Like Heidegger, Jean-Paul Sartre speaks of alienation and authenticity but interprets the terms in a more ethical manner. For Sartre, alienation occurs in the “bad faith” that refuses the responsibility and freedom of human existence. As an outright atheist, Sartre argues that because God does not exist, human beings are free to create the meaning and value of their lives. Such freedom, however, is initially experienced as a tremendous burden when they realize that they have no one but themselves to rely on. Only humans, then, can be praised or blamed for their successes and failures in life and whatever meaning they do or do not achieve. Alienation occurs when humans refuse to accept responsibility for this freedom. They can either deny the actuality of whom they are (based on their past choices) or else deny the possibility of who they might become (through our future choices). Authenticity is achieved (and so alienation overcome) by not taking flight in the face of this existential anxiety or dread. Instead humans assume responsibility for their choices and in turn the creation of their selves.

Religion and Overcoming Alienation

It can be understood from above that a variety of views of alienation have historically been suggested, ranging from Christian to Marxist views. All of them, however, seem to be able to be put under three main categories: alienation from one's own self (Plato, Augustine, Kierkegaard, Heidegger, Sartre); alienation from one another (Hegel, Marx); and alienation from all things (Hegel, Marx). According to a 2004 Vatican statement,"[1] the three categories of alienation can be explained in terms of the lack of the "image of God," a biblical notion in Genesis 1:27-28. This understanding of alienation has become widespread in Christianity.[2] Alienation from one's own self occurs when one fails to accomplish an authentic self in the image of God, often mistakenly clinging to an "objectified" God. Alienation from one another means the failure to realize true human and social relationships in the image of God, oftentimes only sticking to an externalized structure or system in society. Alienation from all things is the absence of one's genuine relations with all things in the image of God, not being able to claim true stewardship. Hence the key to solving the problem consists in restoring the image of God, damaged by the human fall, at three different levels of relationship: one's individual relationship to oneself, one's human relationship to another, and one's relationship to the creation. This presupposes that the image of God is a real source of relationship, being "essential dialogical or relational in its ontological structure,"[3] and that Genesis 1:27-28 talks about the three levels of relationship based on this image of God, when it says:

So God created man in his own image, in the image of God he created him; male and female he created them. God blessed them and said to them, "Be fruitful and increase in number; fill the earth and subdue it. Rule over the fish of the sea and the birds of the air and over every living creature that moves on the ground" (NIV).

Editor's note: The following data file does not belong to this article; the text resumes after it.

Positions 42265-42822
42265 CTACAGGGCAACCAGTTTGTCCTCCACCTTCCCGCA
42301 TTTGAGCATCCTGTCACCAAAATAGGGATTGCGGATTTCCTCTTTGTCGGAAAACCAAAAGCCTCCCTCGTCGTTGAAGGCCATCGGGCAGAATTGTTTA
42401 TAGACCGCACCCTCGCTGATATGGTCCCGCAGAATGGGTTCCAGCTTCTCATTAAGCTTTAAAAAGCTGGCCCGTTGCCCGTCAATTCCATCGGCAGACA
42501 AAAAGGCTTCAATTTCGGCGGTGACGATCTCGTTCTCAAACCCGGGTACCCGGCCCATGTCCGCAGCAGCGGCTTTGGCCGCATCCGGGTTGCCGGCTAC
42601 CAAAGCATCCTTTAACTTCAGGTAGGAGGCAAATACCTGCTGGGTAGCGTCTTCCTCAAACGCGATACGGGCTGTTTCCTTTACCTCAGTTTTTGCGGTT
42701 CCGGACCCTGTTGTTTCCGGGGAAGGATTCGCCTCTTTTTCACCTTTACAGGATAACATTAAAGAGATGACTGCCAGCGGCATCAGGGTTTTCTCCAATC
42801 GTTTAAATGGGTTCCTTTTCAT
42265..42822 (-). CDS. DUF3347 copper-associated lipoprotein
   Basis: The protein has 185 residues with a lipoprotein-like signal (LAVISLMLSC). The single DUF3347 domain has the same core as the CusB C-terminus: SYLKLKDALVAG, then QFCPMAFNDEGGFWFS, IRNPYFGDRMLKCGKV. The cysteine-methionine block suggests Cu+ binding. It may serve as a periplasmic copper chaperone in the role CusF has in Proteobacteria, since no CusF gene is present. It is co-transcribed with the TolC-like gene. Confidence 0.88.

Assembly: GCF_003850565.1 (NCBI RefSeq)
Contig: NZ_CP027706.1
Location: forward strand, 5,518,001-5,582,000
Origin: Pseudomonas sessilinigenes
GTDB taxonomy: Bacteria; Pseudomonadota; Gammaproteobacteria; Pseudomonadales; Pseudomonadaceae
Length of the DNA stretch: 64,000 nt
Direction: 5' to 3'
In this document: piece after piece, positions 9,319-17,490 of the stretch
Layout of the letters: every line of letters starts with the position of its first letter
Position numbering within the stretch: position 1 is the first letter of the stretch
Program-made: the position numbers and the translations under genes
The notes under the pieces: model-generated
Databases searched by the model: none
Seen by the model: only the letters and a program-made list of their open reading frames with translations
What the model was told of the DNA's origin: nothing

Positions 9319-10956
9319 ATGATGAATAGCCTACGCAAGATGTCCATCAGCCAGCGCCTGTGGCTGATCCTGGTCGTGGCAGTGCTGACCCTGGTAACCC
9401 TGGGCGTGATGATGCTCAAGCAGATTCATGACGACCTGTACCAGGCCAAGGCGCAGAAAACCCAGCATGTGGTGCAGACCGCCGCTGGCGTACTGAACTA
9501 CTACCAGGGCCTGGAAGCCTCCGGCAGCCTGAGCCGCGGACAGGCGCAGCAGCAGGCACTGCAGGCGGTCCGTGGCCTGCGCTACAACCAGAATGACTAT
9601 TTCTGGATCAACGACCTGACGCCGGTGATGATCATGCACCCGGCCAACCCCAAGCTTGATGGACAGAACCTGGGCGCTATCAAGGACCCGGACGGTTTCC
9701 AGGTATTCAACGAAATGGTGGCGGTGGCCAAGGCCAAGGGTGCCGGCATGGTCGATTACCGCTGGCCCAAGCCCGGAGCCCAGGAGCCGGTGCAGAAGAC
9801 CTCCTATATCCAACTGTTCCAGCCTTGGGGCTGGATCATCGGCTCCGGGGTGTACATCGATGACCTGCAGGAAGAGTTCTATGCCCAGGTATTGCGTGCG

Restoring all the three levels of relationship is important, and none of them should be excluded in favor of the others. But, there seems to be some need for prioritization, because restoring the last two without first realizing the first would be difficult. Thus, for example, it would be hard to solve the type of alienation in an unjust society pointed out by Marx without first accomplishing an authentic self in the image of God. Existentialist religions such as Buddhism agree on the priority of the enlightened self before tackling the other two kinds of alienation.[4]

Notes

  1. "Communion and Stewardship: Human Persons Created in the Image of God." Vatican Library. Retrieved November 6, 2007.
  2. See, for example, Grace Family Ministry: "Imago Dei".gracefamilyministry.org. Retrieved November 6, 2007.
  3. "Communion and Stewardship: Human Persons Created in the Image of God.".Vatican Library. Retrieved November 6, 2007.
  4. Robert Hattam. Awakening-Struggle: Towards A Buddhist Critical Social Theory. (Flaxton: PostPressed, 2004. 978-1876682574 ).

References

  • Augustine, Saint. Confessions, trans. R. S. Pine-Coffin. New York: Penguin, 1961. ISBN 014044114X
  • Hattam, Robert. Awakening-Struggle: Towards A Buddhist Critical Social Theory. Flaxton: PostPressed, 2004. 978-1876682574
  • Hegel, G. W. F. The Phenomenology of Spirit, trans. A. V. Miller. New York: Oxford University Press, 1977. ISBN 0198245971
  • Heidegger, Martin. Being and Time, trans. John Macquarrie and Edward Robinson. New York: Harper & Row, 1962. ISBN 0060638508
  • Kierkegaard, Søren. The Sickness unto Death, trans. Howard V. Hong and Edna H. Hong. Princeton: Princeton University Press, 1980. ISBN 0691020280
  • Marx, Karl. Selected Writings, ed. David McLellan. Oxford: Oxford University Press, 2002. ISBN 0198782659
  • Plato. The Republic, trans. G. M. A. Grube. Indianapolis: Hackett, 1992. ISBN 0872201368
  • Sartre, Jean-Paul. Being and Nothingness, trans. Hazel E. Barnes. New York: Routledge, 2003. ISBN 0415278481

External Links

All links retrieved September 20, 2012.